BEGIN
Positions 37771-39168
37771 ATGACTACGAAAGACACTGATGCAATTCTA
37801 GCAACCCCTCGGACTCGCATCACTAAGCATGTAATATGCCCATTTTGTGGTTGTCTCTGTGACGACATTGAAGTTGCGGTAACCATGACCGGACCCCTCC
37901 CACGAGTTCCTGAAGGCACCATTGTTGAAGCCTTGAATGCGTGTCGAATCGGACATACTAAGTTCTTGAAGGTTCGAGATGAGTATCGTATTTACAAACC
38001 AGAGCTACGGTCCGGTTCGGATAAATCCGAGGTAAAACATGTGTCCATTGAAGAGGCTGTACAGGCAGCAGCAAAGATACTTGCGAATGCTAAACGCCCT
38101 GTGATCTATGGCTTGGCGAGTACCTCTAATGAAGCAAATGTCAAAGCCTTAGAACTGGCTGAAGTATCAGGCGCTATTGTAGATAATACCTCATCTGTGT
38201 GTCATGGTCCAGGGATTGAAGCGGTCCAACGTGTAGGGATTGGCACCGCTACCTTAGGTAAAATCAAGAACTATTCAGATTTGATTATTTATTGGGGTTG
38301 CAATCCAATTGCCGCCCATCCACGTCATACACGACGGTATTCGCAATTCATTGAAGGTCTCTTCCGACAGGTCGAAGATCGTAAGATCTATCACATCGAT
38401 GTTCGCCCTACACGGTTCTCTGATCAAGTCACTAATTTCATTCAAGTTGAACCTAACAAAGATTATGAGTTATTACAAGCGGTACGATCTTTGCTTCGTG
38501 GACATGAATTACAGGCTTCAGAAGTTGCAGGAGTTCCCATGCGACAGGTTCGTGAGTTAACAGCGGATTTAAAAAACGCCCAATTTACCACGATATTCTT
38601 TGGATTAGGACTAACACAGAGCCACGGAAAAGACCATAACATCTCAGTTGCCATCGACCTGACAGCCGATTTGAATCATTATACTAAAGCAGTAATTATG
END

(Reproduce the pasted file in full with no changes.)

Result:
Positions 37771-39168
37771 ATGACTACGAAAGACACTGATGCAATTCTA
37801 GCAACCCCTCGGACTCGCATCACTAAGCATGTAATATGCCCATTTTGTGGTTGTCTCTGTGACGACATTGAAGTTGCGGTAACCATGACCGGACCCCTCC
37901 CACGAGTTCCTGAAGGCACCATTGTTGAAGCCTTGAATGCGTGTCGAATCGGACATACTAAGTTCTTGAAGGTTCGAGATGAGTATCGTATTTACAAACC
38001 AGAGCTACGGTCCGGTTCGGATAAATCCGAGGTAAAACATGTGTCCATTGAAGAGGCTGTACAGGCAGCAGCAAAGATACTTGCGAATGCTAAACGCCCT
38101 GTGATCTATGGCTTGGCGAGTACCTCTAATGAAGCAAATGTCAAAGCCTTAGAACTGGCTGAAGTATCAGGCGCTATTGTAGATAATACCTCATCTGTGT
38201 GTCATGGTCCAGGGATTGAAGCGGTCCAACGTGTAGGGATTGGCACCGCTACCTTAGGTAAAATCAAGAACTATTCAGATTTGATTATTTATTGGGGTTG
38301 CAATCCAATTGCCGCCCATCCACGTCATACACGACGGTATTCGCAATTCATTGAAGGTCTCTTCCGACAGGTCGAAGATCGTAAGATCTATCACATCGAT
38401 GTTCGCCCTACACGGTTCTCTGATCAAGTCACTAATTTCATTCAAGTTGAACCTAACAAAGATTATGAGTTATTACAAGCGGTACGATCTTTGCTTCGTG
38501 GACATGAATTACAGGCTTCAGAAGTTGCAGGAGTTCCCATGCGACAGGTTCGTGAGTTAACAGCGGATTTAAAAAACGCCCAATTTACCACGATATTCTT
38601 TGGATTAGGACTAACACAGAGCCACGGAAAAGACCATAACATCTCAGTTGCCATCGACCTGACAGCCGATTTGAATCATTATACTAAAGCAGTAATTATG